I would like to underline that contributions from contemporary reflection relating to the normative value of the passions at the social level are still quite rare. Among these, Jon Elster, Political Psychology (Cambridge: Cambridge Univ. Press, 1993); Martha Nussbaum, Upheavals of Thought. The Intelligence of Emotions (Cambridge: Cambridge Univ. Press, 2001). Furthermore, allow me to make reference to my The Individual without Passions, trans. Karen Whittle (Lanham, MD: Lexington Books, forthcoming); originally published as L’individuo senza passioni. Individualismo moderno e perdita del legame sociale (Turin: Bollati Boringhieri, 2001).
 See Gilles Lipovetsky, Le crépuscule du devoir. L’éthique indolore des nouveaux temps démocratiques (Paris: Gallimard, 2002); Zygmunt Bauman, Postmodern Ethics (Oxford: Blackwell Publishers, 1993).
 See Emmanuel Lévinas, Otherwise Than Being or Beyond Essence, trans. Alphonso Lingis (The Hague: Martinus Nijhoff Publishers, 1981). Originally published as Autrement qu’être, ou Au-delà de l’essence (1974) (Paris: LGF, 1990).
 See Judith Butler, Giving an Account of Oneself (New York: Routledge, 2004).
 See Judith Butler, Precarious Life: the power of mourning and violence (London: Verso, 2004).
 See Carol Gilligan, In a Different Voice. Psychological Theory and Women’s Development (Harvard, Harvard Univ. Press, 1982).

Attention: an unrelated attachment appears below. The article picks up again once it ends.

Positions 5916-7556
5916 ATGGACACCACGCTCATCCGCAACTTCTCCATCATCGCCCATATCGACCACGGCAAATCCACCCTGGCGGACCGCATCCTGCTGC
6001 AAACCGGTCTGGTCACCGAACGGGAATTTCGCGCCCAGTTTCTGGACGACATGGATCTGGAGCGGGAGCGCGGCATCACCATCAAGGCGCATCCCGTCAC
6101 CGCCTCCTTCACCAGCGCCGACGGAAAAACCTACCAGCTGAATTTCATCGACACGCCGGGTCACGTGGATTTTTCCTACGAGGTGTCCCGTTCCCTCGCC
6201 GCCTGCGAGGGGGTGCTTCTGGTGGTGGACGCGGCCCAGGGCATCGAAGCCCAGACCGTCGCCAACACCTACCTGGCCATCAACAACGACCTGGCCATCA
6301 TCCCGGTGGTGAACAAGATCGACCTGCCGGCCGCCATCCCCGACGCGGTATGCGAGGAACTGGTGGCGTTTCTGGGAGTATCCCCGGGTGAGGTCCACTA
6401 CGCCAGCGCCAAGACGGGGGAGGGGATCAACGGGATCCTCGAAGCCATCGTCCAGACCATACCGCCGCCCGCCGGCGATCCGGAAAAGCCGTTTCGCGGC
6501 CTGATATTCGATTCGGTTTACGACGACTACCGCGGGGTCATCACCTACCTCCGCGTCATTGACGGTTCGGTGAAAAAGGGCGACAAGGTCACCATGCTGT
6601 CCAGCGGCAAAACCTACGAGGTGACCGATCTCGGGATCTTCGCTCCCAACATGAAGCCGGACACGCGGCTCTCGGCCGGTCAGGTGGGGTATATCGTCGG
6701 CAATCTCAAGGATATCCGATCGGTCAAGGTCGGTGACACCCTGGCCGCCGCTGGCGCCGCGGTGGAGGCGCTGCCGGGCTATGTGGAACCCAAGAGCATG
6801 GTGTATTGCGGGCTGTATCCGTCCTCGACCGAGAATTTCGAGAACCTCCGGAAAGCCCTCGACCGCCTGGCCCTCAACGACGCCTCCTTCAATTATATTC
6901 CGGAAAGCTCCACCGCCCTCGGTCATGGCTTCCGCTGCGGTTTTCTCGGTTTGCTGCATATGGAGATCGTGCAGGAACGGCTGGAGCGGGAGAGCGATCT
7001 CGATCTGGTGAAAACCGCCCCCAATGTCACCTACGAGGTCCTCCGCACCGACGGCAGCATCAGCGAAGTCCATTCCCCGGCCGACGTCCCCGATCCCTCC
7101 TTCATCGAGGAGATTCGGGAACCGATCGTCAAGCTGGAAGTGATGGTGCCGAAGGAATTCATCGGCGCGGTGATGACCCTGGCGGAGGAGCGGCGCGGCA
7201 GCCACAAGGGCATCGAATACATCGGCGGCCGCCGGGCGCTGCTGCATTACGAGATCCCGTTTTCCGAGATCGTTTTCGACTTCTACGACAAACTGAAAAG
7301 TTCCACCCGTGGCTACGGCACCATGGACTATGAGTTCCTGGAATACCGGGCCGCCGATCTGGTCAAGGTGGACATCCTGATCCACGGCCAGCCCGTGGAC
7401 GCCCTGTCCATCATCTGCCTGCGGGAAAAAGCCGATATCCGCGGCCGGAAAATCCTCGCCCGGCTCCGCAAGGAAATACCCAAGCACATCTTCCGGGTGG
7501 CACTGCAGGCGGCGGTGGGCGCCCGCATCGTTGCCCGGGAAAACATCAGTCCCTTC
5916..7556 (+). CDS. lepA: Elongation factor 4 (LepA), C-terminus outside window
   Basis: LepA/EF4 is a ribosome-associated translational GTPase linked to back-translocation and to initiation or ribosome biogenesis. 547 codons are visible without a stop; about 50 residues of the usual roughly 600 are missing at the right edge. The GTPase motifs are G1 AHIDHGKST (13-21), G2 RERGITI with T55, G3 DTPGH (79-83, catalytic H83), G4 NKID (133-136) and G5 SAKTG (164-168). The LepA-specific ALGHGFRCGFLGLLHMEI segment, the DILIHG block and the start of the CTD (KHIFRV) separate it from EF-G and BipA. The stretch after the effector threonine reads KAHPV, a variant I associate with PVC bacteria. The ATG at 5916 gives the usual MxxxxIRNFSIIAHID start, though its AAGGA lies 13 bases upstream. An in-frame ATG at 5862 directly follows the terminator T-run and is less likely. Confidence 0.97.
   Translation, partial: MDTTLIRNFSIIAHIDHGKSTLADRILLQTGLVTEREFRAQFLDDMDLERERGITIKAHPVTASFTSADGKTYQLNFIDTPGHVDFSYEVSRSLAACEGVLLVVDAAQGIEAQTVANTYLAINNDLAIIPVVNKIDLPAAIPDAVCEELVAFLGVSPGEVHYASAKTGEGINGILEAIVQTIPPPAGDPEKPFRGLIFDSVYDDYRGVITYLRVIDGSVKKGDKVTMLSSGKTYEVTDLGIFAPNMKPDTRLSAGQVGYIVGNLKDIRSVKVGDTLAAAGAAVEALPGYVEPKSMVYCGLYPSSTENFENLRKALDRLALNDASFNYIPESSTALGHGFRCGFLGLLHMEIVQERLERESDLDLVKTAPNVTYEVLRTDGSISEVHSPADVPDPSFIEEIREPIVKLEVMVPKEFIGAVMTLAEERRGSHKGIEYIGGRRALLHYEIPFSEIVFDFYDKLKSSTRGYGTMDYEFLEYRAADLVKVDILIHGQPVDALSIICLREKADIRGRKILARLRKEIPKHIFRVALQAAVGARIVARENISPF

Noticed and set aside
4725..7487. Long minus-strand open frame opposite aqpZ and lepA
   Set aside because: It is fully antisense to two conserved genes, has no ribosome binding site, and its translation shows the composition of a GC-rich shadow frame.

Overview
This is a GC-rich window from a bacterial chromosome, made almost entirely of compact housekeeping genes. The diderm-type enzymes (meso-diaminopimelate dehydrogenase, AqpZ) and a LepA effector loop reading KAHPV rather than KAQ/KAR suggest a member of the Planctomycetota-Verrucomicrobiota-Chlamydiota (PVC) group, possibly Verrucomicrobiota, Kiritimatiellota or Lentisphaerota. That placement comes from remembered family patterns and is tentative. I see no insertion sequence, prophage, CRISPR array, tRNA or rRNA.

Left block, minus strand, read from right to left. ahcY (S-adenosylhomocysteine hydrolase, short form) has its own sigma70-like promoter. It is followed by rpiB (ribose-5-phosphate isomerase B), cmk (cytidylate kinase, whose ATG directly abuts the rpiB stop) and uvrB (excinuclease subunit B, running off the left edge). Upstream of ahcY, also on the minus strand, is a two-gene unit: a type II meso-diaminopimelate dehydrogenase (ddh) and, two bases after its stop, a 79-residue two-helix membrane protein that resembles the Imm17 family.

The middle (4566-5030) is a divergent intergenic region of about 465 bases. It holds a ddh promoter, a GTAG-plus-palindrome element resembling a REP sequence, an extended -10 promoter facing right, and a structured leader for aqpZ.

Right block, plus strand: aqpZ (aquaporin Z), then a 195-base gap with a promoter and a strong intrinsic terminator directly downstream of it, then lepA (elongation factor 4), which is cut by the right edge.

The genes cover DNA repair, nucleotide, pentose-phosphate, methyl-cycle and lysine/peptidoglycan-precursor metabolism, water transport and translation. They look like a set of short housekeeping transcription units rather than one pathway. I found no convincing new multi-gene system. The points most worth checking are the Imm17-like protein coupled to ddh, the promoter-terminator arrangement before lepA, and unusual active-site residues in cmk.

See Joan Tronto, Moral Boundaries: a political argument for an ethic of care (London: Routledge, 1995).
 See Nancy, Creation of the World.
 See Furio Cerutti, Global Challenges for Leviathan. A Political Philosophy of Nuclear Weapons and Global Warming (Lanham, MD: Lexington Books, 2007).
 Arendt, Human Condition, 52.
 See Jean-Luc Nancy, Being Singular Plural, trans. Robert Richardson and Anne O’Byrne (Stanford, CA: Stanford Univ. Press, 2000). Originally published as Être singulier pluriel (Paris: Galilée, 1996).
 Rawls, A Theory of Justice (London: Oxford Univ. Press, 1973).
 Gilligan, In a Different Voice; Tronto, Moral Boundaries; Virginia Held, The Ethics of Care: personal, political and global (Oxford: Oxford Univ. Press, 2006) and Eva Kittay, Love’s Labor. Essays on Women, Equality and Dependency (London: Routledge, 1998).
 Martha Nussabum, Frontiers of Justice: disability, nationality, species membership (Cambridge (MA): Harvard Univ. Press, 2006)
 Amartya Sen, The Idea of Justice (London: Allen Lane, 2009).
 Emmanuel Renault, L’expérience de l’injustice (Paris: La Découverte, 2004).
 Paul Ricoeur, ‘Love and Justice’ in Werner Jeanrond and Jennifer Rike, Radical Pluralism and Truth: David Tracy and the hermeneutics of religion (New York: Crossroad, 1991).